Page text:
Dark Places

John Sutherland

  • Wise Virgin by A.N. Wilson
    Secker, 186 pp, £7.50, October 1982, ISBN 0 436 57608 2
  • The London Embassy by Paul Theroux
    Hamish Hamilton, 211 pp, £7.95, October 1982, ISBN 0 241 10872 1
  • The frog who dared to croak by Richard Sennett
    Faber, 182 pp, £7.95, October 1982, ISBN 0 571 11989 1
  • Vintage Stuff by Tom Sharpe
    Secker, 220 pp, £7.50, November 1982, ISBN 0 436 45810 1
  • Rogue Justice by Geoffrey Household
    Joseph, 174 pp, £7.95, October 1982, ISBN 0 7181 2178 3

With Wise Virgin, A.N. Wilson continues his bleak investigation of trauma. The Healing Art (his most acclaimed novel so far) scrutinised human sensibility under the sentence of terminal cancer. Wise Virgin takes the life term and solitary confinement of bereaved blindness. It’s played out with Wilson’s customary geometric neatness of design. Giles Fox, as the novel’s retrospect finds him, was once a fulfilled man – someone who could have represented the happy ending of some other story. He is a librarian and a scholar (his ‘period’ is ‘somewhere between 1213 and 1215’), and the best efforts of his intellectual maturity have been happily applied to editing a Medieval text, the ‘Tretis of Love Hevenliche’, a work eventually destined for the dusty glory of Early English Texts Society publication. It’s not my period, but despite some convincing quotation and an authenticating footnote, this work by ‘Robert of St Victor’ appears to be invented. (Readers of Wilson’s earlier novels will expect highly specialised pockets of expertise on church and university matters.) The treatise celebrates the anchoretic life: or the wisdom of virginity as the path to true marriage with Christ. For all his obsessed attention to his text, Fox had lived the life of its antitype. He was worldly, carnal and atheistic. Happily married, he was prone to flippancy about the ‘much over-rated joiner’s son’. Then, in the way of Wilson’s world, there fell on him a rain of shattering blows. His wife died in childbirth with her baby. He went blind. His second wife, a Moorfields nurse, was run down and killed by a hit-and-run driver (the miseries in Wilson’s narratives are invariably the acts of a God who may perhaps just be an insurance company fiction). Giles remained, a sightless scholar blundering uselessly in his library. As we encounter him, he is attended by two virgins: his luscious teenage daughter Tibba and his dowdy amanuensis, Miss Agar (PhD, failed). With all this wretchedness stacked behind it, the novel opens: ‘ “Marry me,” said Louise Agar.’ Will he?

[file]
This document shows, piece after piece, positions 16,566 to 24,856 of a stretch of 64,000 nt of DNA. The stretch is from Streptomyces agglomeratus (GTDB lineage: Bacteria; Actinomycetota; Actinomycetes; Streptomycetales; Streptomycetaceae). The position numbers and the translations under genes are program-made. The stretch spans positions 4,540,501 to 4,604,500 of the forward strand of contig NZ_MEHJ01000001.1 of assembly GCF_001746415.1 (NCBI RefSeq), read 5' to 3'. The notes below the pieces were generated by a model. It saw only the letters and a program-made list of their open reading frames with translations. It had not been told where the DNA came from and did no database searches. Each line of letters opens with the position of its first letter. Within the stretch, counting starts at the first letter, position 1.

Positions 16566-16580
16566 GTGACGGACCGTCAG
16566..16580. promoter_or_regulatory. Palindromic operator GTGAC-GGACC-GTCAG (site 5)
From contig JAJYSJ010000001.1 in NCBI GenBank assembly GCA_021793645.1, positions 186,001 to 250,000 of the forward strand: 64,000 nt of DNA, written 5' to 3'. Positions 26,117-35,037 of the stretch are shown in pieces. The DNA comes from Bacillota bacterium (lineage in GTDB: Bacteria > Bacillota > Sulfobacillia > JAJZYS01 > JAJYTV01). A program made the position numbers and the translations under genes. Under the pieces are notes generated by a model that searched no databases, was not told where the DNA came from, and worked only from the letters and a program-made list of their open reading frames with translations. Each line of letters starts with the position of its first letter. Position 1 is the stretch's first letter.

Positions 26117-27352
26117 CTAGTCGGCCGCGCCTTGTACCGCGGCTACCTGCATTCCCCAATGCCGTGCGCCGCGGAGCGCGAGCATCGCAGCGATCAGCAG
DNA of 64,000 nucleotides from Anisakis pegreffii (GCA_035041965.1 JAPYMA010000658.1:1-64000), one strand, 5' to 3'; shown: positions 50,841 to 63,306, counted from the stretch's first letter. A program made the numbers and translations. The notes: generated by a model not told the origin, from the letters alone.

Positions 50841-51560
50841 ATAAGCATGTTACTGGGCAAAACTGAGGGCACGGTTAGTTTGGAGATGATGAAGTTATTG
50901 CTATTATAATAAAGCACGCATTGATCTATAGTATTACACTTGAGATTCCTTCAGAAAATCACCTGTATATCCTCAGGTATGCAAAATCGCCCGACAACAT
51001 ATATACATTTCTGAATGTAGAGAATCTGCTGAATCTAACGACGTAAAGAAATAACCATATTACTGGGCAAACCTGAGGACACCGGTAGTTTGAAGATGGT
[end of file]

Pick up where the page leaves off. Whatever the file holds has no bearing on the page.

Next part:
The monstrously tragic prelude (given in terse and intermittent flashback) permeates Wise Virgin with a kind of post-operative exhaustion. It is as if the writer had aimed at a juicy plot, missed and hit the epilogue instead. But, of course, depression is the level Wilson has chosen for his novel: its mood swings in the narrow range between glum stoicism and the suicidal. The action, slight by comparison with Fox’s earlier trials, revolves around Agar’s proposal. Should he try again for fleshly gratification, or should he retreat into his dark, ascetic cell, tended only by Tibba? Accompanying the dilemma there are some lively scenes: a trip to Cambridge where a preposterous Girton don serves beans (thinking Giles will be embarrassing with a knife in his hand); a raucous Christmas visit to Giles’s aseptic house by Miss Agar’s mum; adventures with a diabolically randy schoolboy, determined to ‘have it off’ with Tibba. Wilson indulges a merry vein of satire with this boy’s public school, where Giles’s sister and brother-in-law live in the teacher’s condition of arrested adolescence: ‘It was years since either of them had used the words lavatory, wastepaper basket, prayers, bath, cane, or, except in a specifically liturgical surrounding, master.’ Pangham’s world of loos, beaks, tosh and Bodger the devious head recalls the tyro Wilson of Kindly Light. (It also echoes the current offering of his Secker stablemate, Tom Sharpe, who is into public schools as well.) Alongside Giles’s extreme plight, the school comedy is discordant. But presumably that is another desired effect in this uneasy novel.

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